The carriages H4 and H each include a pair of spaced apart tandem arranged wheels joined by a tie-bar III which is rigid with shaft IIS and tends to prevent the latter from turning about its axis as it moves. Bracket arms I32 are rigidly secured to shaft H6 in spaced apart relation, each being located along one side of the base I22 and support for rotation the candle carrying cups and other means employed in causing the candle to rotate as the carriages are moved from end-to-end of the mechanism.

In Figure 14 I have shown in enlarged detail the candle-carrying cup I34 that receives an end of the candle-in this instance, the lower end and impales the same by means of pins I35. A shaft I36 is journaled in arm I32 for rotation and is rigidly coupled to the cup I34. Shaft I36 i threaded and receives the nut I38 or arm I39 which are secured to guide shaft I43 that passes through arm I32 and carries inboard of that arm and below the cup I34 a notched level winder head I42, the details of which are illustrated in Figure 16. As cup !34 rotates during longitudinal movement, shaft I36 rotates within nut I38 and causes it to move toward or away from arm I32, the rotation of arm I39 being restrained by pin I43 which passes through a suitable hole in arm I32. Such action causes the head I42 to also move toward and away from arm I32, depending upon the direction of movement of the carriage II4. A wire I44, anchored at its ends to supports II 0, passes around a drum I31 two turns and is intermediately anchored to the latter. Wire I44 passes through and is lead by the notches of head I42, and is caused to be Wound in a helical manner on the drum as the latter rotates. It will be recognized that this mechanism comprises a timed drive for the cup I34 and, consequently, for a candle that may be positioned therein.

The opposite end of such a candle is attached to the mechanism of Figure 15 that similarly comprises arm I34 that journals threaded shaft I48 and supports the level winding mechanism comprising nut I38, arm I39 shaft I40 and head I42, as has been described.

Shaft I48 is hollow and slidingly receives on its inboard end the shaft 549 that carries cup I53. Shaft I49 extends to a point in shaft I48 near its outboard end where it has slots I if, through which extend the arms of cross-pin I52 that permit manual longitudinal movement of the shaft I49 relative shaft I48. These shafts rotate together. A drum I 54, carried by shaft I48, is wrapped by wire I36 in the manner and for the purpose previously described. A spring I58 between cup and drum I54 urge them apart. By insuring that the cups I59 and I34 are similarly wrapped by wires 56 and I44 respectively, these two cups and a candle mounted therein will rotate synchronously as the carriages are moved forward or backward on the rails I I 2.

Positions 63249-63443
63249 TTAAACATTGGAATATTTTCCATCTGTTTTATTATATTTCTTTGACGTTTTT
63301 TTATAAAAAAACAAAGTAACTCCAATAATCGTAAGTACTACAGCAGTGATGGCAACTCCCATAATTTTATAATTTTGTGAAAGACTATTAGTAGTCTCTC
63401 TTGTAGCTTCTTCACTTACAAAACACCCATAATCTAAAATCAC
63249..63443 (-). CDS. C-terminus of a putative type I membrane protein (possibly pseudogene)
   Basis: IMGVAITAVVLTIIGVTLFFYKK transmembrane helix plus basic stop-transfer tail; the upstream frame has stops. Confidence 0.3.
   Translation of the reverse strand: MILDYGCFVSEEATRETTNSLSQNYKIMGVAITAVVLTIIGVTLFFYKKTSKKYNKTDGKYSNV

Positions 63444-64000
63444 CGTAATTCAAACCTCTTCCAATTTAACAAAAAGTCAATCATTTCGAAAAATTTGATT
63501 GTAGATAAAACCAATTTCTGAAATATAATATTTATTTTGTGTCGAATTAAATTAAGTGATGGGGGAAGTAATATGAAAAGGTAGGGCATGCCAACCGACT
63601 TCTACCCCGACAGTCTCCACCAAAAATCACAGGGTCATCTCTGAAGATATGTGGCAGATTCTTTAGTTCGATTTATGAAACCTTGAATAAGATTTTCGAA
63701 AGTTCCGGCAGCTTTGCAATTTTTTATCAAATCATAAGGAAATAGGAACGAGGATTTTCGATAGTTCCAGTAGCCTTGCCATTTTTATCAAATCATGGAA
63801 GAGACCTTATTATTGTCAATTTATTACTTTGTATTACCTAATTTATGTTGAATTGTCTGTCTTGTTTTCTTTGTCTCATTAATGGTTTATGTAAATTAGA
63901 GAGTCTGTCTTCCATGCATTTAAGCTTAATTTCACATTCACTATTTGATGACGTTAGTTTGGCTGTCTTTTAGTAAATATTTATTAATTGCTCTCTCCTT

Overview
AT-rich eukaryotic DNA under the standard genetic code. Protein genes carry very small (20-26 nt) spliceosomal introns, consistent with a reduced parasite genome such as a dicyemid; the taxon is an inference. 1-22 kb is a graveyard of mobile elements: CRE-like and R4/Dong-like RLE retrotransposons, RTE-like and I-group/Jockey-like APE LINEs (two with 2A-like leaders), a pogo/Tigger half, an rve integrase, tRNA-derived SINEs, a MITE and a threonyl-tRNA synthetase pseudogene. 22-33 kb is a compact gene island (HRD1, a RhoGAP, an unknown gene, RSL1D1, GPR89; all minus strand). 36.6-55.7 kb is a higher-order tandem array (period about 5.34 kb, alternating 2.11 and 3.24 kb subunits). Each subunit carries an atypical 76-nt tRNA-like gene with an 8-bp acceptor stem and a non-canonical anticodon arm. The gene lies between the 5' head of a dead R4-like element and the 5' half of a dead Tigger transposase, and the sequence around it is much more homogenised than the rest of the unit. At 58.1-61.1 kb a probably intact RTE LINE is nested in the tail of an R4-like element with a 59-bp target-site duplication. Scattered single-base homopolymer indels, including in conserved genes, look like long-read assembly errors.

The attachment of wires I44 and IE6 to the supports is accomplished by screws I51 which permit their adjustment in timing rotation of the two cups.

In the pattern-holder of Figure 12, I have shown etching and printing elements I60, overprinting elements I62, and simple etching elements I64 which will etch a previously printed area as a candle is rotated thereover. It will be understood that the various printing areas I 60, and over-printing areas I 62, will be of the type described more simply in connection with Figure 4, and that as a candle is rolled over the pattern-holder with slight surface contact with the upper edges of the design elements it will be etched and printed as set forth above. One ad ditional operation upon the candle is illustrated in Figure 12 in that the design elements I64, which are simple etching members, will remove portions of a previously printed design area for highlighting or similar purposes.

As before, the wax that is etched from the candle surface runs down the outer edges of the design elements and, in the case of Figure 12, gravitates to the edges and into the gutters for disposal.

It will be obvious to those skilled in the art that, while I have described the use of equipment and processes in connection with cylindrical and tapered candles, it is obvious that such is readily usable to ornament conical and oval shaped candles and the like.